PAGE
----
US Drivers Returning to the Road More Quickly in Red States

Travel on all U.S. highways and roads declined by 13% year over year in June, and cumulative miles driven in the first six months of 2020 fell by 16.6%. Road travel in June fell by the most (19.2%) in the Northeast and by the least (9.9%) in the southern Gulf States.

According to a new study by Michael Sivak published at Green Car Congress, the average decrease in vehicle miles traveled was 17.7% in states that are solidly or likely to vote Democratic and 8.9% in solidly or likely Republican-voting states. In states identified as leaning Democratic, leaning Republican or toss-ups, the decline was 12.7%.

Sivak used Federal Highway Administration (FHA) data for miles traveled in June and political preference data from a June report on Electoral College ratings from the Cook Political report.

States that show a preference for Democrats tend to be more urban than Republican states, but, Sivak noted, “the urban/rural difference does not fully account” for the findings. He bases that judgment on the fact that vehicle miles traveled in June on urban roads fell by 14% compared with a decline of 10.7% fewer miles traveled on rural roads. That difference, Sivak notes, is “a smaller difference than the Democrat/Republican difference” he found in his analysis.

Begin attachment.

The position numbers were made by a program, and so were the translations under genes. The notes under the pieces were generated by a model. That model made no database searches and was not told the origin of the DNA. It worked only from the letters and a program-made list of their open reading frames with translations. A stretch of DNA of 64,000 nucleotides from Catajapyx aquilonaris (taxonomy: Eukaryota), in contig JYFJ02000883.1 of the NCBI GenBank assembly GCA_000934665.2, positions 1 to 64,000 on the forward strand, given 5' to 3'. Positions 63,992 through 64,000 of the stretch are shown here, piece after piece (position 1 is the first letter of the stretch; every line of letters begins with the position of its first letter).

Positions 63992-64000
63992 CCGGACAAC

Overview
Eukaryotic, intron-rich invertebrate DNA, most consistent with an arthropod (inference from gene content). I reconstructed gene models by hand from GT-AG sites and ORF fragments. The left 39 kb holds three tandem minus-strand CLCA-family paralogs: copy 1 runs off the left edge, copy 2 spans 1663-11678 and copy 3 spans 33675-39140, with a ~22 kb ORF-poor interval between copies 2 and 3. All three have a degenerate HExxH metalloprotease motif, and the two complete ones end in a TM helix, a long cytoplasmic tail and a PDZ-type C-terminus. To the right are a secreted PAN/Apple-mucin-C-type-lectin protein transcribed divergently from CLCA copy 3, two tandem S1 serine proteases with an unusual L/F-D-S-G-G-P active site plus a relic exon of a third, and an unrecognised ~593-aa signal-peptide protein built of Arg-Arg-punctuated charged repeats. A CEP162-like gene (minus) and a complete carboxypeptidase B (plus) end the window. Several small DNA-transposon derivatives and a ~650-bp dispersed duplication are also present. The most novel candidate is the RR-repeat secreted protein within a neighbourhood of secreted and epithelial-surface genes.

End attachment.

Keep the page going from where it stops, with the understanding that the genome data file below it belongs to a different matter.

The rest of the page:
Looking at the raw data, the five blue states where miles traveled fell the most in June were Hawaii (28.7%), Massachusetts (25.0%), Connecticut (24.0%), Washington (23.4%) and Vermont (23.4%).

The five red states where miles traveled fell the least were Tennessee (4.0%), Arkansas (5.6%), Idaho (6.6%), Mississippi (7.1%) and Kansas (down 7.3%). Delaware, a blue state, had the second-lowest decline in miles traveled (5.1%).

According to FHA data, miles traveled on all U.S. roads has declined year over year in each of the four months between March and June. The largest decline came in April when miles traveled fell by more than 40% as Americans were under stay-at-home orders in many states.

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